Yahoo has said more than one billion user accounts may have been affected in a hacking attack dating back to 2013.
The internet giant said it appeared separate from a 2014 breach disclosed in September, when Yahoo revealed 500 million accounts had been accessed.
Yahoo said names, phone numbers, passwords and email addresses were stolen, but not bank and payment data.
The company, which is being taken over by Verizon, said it was working closely with the police and authorities.
Yahoo said it "believes an unauthorised third party, in August 2013, stole data associated with more than one billion user accounts".
The breach "is likely distinct from the incident the company disclosed on September 22, 2016".
However, the three-year-old hack was uncovered as part of continuing investigations by authorities and security experts into the 2014 breach, Yahoo said.
Account users were urged to change their passwords and security questions.
The California-based company has more than a billion monthly active users, although many people have multiple accounts. There are also many accounts that are little used or dormant.
Cyber security expert Troy Hunt told the BBC: "This would be far and away the largest data breach we've ever seen. In fact, the 500 million they reported a few months ago would have been, and to see that number now double is unprecedented."
Yahoo said some of the breach could be linked to state-sponsored activity, as with the previous attack.
Prof Peter Sommer, a specialist in digital forensics at Birmingham City University, told the BBC he could be persuaded it was a state-sponsored hack, "but at the moment I'm not".
"What on earth is a state going to do with one billion accounts of ordinary users? That's the difficulty I have," he said.
In September, when Yahoo disclosed the 2014 data breach, the company said information had been "stolen by what we believe is a state-sponsored actor", but it did not say which country it held responsible.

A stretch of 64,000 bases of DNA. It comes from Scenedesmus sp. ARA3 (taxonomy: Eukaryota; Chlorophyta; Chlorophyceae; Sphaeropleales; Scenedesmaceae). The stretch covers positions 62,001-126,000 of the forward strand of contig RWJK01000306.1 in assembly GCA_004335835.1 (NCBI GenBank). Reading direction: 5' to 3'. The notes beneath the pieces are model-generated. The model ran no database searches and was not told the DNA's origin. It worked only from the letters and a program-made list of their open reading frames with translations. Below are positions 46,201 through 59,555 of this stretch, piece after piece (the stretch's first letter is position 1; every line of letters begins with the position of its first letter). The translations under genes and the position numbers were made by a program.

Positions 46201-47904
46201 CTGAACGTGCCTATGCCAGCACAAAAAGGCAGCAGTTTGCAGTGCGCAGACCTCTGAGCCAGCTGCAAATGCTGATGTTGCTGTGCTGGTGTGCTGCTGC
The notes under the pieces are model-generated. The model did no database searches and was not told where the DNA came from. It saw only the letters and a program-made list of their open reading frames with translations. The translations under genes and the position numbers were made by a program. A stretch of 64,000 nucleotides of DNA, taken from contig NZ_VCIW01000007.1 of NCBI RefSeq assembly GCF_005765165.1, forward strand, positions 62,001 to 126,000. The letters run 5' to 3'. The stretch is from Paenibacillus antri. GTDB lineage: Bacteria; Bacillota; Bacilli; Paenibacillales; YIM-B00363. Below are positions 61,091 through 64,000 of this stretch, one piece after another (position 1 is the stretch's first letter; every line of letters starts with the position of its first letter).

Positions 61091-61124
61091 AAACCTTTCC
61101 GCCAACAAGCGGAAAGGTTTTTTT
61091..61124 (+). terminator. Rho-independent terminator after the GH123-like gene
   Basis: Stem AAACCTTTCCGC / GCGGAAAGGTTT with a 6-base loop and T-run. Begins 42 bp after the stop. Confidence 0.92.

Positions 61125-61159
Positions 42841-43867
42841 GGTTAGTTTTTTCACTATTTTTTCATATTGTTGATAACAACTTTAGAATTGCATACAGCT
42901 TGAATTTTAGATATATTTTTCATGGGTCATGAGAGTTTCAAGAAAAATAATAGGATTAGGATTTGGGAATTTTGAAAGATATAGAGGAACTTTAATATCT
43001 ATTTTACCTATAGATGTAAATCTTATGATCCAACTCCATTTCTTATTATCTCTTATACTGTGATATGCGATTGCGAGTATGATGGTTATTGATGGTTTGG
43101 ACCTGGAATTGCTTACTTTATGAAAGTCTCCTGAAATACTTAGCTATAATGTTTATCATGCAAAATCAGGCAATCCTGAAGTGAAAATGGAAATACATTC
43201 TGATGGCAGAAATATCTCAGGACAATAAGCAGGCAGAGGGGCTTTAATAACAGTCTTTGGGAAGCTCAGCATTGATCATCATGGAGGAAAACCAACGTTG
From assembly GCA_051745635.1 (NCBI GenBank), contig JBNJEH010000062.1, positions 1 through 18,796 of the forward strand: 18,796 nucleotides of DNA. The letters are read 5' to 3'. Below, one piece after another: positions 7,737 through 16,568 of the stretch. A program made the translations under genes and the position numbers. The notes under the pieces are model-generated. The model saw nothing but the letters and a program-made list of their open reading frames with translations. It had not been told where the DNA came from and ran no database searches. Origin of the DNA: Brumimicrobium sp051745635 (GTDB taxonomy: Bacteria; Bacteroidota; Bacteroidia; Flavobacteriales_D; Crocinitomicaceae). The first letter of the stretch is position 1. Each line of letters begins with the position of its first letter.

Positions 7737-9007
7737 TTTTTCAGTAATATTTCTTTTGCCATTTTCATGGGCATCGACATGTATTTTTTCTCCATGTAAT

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The latest disclosure raises fresh questions about Verizon's $4.8bn proposed acquisition of Yahoo, and whether the US mobile carrier will try to modify or abandon its bid.
'Pattern of serious failures'
If the hacks cause a user backlash against Yahoo, the company's services would not be as valuable to Verizon.
Verizon said that it would evaluate the situation as Yahoo investigates and would review the "new development before reaching any final conclusions".
Mr Hunt said that Verizon allegedly cut its valuation of Yahoo by $1bn - almost 20% of the original bid's value - after the news emerged of the 2014 attack.
The latest revelations "will surely impact that valuation even further, not just because of the scale of it, but because it shows a pattern of serious failures on Yahoo's behalf", he said.
It is a further embarrassment to a company that was once one of the biggest names of the internet but which has failed to keep up with rising stars such as Google and Facebook.
Yahoo was once deemed to be worth $125bn during the dotcom boom. Various attempts to revive its fortunes have failed to stem its decline.
Analysis: Dave Lee, North America technology reporter
Good grief, can things get any worse for Yahoo? A complete disaster. Embarrassing. Negligent?
We've come to accept that even the best systems get attacked by cyber criminals. But repeatedly? And in such great numbers? Something was seriously, seriously wrong.
Looking to the future, this is yet more concern for Verizon, which agreed to buy Yahoo before all of these disasters were made public.
It wanted the company because of its huge user-base and advertising reach. How many of those users are going to stick around when this kind of thing is going on? What's in it for them?
There's talk of a discount on the $4.8bn Verizon agreed to pay out. It's a game of how-low-can-you-go in the new year, you'd think.